- Kelly Yamanouchi The Atlanta Journal-Constitution
Delta Air Lines plans to introduce business class suites in flight, with each suite featuring a sliding door to a private space with seats that recline into beds.
Atlanta-based Delta said the new suites will be on its first Airbus A350 jet to begin flying in fall 2017. Each wide-body A350 will have 32 suites.
Delta says it will be the first airline in the world with aircraft that have an all-suite business class. It plans to use the A350 primarily on routes to Asia, with the first flights with suites available to book in November 2016.
Suites will also have “personal stowage areas” for shoes, headphones and laptops and an 18-inch in-flight entertainment system, power outlet and high-powered USB port, according to the airline. Each suite will have a “full-height door,” and center suites will have privacy dividers. The cushions will be “memory foam-enhanced.”
Comfort and privacy are “important to business travelers,” according to Delta’s chief marketing officer Tim Mapes.
After debuting the suites on the A350, Delta also plans to add its Delta One business class suite on its Boeing 777 fleet. By the end of 2020, the airline expects to have the suites on its 25 Airbus A350s and 18 Boeing 777s.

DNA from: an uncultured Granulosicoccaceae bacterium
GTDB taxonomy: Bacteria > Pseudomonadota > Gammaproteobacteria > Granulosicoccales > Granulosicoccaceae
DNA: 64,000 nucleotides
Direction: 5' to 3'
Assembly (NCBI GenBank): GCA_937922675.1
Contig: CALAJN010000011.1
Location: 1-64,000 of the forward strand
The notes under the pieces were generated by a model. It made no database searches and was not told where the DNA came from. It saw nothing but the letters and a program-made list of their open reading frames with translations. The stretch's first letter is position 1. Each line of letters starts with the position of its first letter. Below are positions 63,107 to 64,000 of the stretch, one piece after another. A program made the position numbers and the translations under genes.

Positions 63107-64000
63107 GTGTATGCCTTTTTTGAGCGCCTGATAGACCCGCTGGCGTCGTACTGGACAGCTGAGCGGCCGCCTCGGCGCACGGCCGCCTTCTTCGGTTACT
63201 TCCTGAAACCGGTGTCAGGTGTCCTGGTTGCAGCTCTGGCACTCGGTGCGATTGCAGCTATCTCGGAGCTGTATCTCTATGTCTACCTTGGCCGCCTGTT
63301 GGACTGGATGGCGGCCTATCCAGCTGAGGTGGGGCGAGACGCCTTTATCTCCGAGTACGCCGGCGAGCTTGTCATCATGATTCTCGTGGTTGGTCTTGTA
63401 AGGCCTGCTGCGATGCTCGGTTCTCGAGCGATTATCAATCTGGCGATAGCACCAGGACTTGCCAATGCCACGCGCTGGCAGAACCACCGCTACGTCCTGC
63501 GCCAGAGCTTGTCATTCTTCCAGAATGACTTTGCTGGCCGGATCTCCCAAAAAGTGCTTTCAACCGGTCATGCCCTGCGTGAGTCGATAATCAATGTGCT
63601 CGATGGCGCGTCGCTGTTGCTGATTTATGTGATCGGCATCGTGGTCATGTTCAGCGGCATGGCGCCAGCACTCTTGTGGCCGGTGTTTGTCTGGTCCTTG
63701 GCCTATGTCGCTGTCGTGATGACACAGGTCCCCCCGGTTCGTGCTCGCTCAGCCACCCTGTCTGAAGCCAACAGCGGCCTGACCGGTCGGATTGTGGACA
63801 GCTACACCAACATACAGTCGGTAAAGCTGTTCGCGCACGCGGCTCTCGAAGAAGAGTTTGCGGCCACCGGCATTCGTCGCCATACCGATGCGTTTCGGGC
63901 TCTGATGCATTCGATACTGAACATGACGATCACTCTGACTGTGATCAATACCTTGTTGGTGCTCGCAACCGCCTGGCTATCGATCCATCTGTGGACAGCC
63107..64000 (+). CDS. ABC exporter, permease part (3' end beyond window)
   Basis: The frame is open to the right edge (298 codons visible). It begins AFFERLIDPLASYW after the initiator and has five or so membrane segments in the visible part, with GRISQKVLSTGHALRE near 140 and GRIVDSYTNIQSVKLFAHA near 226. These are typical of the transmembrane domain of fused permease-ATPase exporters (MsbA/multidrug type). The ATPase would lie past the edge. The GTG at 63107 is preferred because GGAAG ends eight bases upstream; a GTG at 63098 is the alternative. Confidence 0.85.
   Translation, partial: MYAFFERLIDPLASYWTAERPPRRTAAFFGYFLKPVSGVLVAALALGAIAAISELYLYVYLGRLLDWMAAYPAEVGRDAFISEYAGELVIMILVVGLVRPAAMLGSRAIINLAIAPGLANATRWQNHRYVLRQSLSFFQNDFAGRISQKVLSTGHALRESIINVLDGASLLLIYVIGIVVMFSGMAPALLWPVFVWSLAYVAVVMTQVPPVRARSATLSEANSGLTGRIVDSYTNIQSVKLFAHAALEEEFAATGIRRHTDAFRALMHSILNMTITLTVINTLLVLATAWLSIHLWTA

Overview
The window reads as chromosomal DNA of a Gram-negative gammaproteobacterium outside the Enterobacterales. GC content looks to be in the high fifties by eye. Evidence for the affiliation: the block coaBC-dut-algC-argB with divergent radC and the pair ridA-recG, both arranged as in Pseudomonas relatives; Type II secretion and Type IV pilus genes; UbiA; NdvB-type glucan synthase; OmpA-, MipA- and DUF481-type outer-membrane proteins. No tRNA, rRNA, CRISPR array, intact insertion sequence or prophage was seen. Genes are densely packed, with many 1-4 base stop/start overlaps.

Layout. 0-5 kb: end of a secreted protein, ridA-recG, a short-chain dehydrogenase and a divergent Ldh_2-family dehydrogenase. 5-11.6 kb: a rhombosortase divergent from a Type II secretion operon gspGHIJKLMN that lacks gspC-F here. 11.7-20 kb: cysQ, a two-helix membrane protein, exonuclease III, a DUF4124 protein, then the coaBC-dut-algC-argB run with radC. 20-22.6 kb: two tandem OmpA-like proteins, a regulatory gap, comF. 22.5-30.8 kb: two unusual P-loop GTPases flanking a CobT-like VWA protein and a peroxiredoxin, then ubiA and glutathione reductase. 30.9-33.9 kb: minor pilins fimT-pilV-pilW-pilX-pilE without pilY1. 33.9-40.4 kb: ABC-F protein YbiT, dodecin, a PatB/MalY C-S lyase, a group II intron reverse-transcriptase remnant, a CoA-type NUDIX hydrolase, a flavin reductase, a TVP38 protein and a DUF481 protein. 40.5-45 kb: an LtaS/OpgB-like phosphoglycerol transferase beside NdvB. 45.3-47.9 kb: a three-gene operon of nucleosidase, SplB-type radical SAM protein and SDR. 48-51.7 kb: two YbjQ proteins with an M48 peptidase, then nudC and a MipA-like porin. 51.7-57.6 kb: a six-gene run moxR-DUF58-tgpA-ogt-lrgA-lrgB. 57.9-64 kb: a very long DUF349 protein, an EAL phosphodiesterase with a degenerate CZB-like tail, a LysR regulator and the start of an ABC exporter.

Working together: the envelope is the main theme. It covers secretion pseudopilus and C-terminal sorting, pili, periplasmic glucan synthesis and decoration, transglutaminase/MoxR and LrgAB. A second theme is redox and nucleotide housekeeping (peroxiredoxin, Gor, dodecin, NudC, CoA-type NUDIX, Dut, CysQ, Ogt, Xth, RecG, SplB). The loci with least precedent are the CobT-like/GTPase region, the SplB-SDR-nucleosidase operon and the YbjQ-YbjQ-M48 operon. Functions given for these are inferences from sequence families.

Foreign carriers such as Singapore Airlines, Emirates and Etihad already have high-end suites on their aircraft to cater to well-heeled travelers, while U.S. airlines have been slower to move to the super-high-end category of travelers.
But increasingly, Delta and other big U.S. carriers including American and United are competing against foreign carriers on lucrative international routes, and are under competitive pressure to improve.
Delta has spent billions on improving its offerings, emphasizing its focus on improving the experience for high-spending corporate travelers, while separating the budget conscious into more limited choices such as its “basic economy” fares.